A PHP-based application needs a server to run, so Folderbase doesn't work unless a local web server is active on your computer. You can open the app from the app drawer like normal, but if there's no local server app running, you'll see a blank screen. Some types of 'web-to-application' wrappers like Electron can be configured to launch a local server at runtime. But Electron is for Javascript-based apps, and mine is PHP-based.

There are some wrapper packages that are PHP-compatible, but to limit the scope of the project, I kept it as is. As this is personal software, this isn't a big deal for me. I run MacOS and Android, and both operating systems offer web server apps for local development (MAMP and KSWeb (or Termux), respectively). Folderbase works on both. In future I may try to use MacOS Shortcuts to create a script and shortcut that handles the sequence of events (1. launch server app 2. launch Folderbase) with a single click.

Final Thoughts

It feels good to make my own tools. It's an ability that feels like it'll become only more relevant as the software I depend on may not always work the same way. For example, Simple Mobile Tools, a company that makes truly great, uncomplicated open-source Android apps (Gallery, Voice Recorder, Calculator etc), was recently acquired by an adware company. So its future app updates are likely to have anti-user features like greater telemetry, advertisements and require elevated device permissions (geolocation, microphone etc).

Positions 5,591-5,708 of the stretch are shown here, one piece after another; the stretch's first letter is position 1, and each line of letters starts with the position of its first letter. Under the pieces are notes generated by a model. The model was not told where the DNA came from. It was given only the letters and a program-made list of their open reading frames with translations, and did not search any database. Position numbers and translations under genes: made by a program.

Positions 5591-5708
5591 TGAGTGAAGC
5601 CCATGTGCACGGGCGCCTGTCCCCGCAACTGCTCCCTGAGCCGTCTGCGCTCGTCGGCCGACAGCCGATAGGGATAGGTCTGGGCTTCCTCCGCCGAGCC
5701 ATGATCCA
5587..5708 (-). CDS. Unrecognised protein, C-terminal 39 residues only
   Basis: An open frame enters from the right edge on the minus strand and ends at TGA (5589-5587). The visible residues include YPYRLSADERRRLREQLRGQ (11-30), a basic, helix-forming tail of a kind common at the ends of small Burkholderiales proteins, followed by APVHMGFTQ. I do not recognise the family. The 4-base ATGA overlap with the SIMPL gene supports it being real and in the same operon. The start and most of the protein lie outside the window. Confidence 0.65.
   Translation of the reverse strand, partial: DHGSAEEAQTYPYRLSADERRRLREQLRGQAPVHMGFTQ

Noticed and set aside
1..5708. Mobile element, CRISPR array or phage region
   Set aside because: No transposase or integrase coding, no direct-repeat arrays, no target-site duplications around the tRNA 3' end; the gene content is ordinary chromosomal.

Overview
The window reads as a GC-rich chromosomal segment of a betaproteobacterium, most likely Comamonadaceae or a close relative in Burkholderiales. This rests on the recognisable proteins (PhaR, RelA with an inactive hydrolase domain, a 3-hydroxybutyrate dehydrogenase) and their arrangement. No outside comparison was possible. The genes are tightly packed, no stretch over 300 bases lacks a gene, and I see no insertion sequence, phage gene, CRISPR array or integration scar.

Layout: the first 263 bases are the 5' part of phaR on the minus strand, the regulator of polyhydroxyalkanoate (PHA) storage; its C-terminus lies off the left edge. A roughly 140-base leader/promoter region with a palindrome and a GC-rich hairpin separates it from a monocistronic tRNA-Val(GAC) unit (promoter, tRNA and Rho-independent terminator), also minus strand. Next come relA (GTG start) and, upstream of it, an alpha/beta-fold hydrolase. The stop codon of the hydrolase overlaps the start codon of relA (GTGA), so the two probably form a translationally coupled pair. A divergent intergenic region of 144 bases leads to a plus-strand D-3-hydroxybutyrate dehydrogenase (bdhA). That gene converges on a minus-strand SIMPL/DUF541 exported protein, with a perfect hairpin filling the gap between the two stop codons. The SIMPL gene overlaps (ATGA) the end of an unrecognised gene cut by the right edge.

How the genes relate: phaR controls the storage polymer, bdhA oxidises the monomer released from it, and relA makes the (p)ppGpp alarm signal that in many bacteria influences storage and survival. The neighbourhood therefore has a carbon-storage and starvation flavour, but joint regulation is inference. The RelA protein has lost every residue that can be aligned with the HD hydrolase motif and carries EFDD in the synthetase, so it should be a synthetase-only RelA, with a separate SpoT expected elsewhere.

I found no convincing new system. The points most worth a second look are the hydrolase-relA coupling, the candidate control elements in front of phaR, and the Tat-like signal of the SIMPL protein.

The biggest takeaway from building Folderbase is that developing an app that references locally stored data is hard. An off-the-shelf flat-file CMS provided the basic framework, but I still had to tweak a lot of Twig loops and filters to get the information architecture right. On top of that, I had to learn the CSS Grid quite well to get the layout I wanted.

In the 1980s, the home computer industry was so new that most computers came with a programming environment that was easily accessible to the end-user. There was so little software out there, users were expected to build their own little programs.

Today, we have the opposite problem; there's too much third-party software, each with its own 'lock-in-the-user' philosophy. The hundred or so notes in my Apple Notes app can be synced via Apple iCloud, but cannot be exported to a plaintext format*. Meanwhile the ability to write and execute code on your own device seems to get hidden behind more and more byzantine menus, permissions and scary security dialogs with each passing OS upgrade.

Perhaps programming can't be as simple as writing a cell reference formula in Microsoft Excel. But should it really be harder than firing up a Hypercard-style app, or MS Access/Filemaker?

References and Further Reading: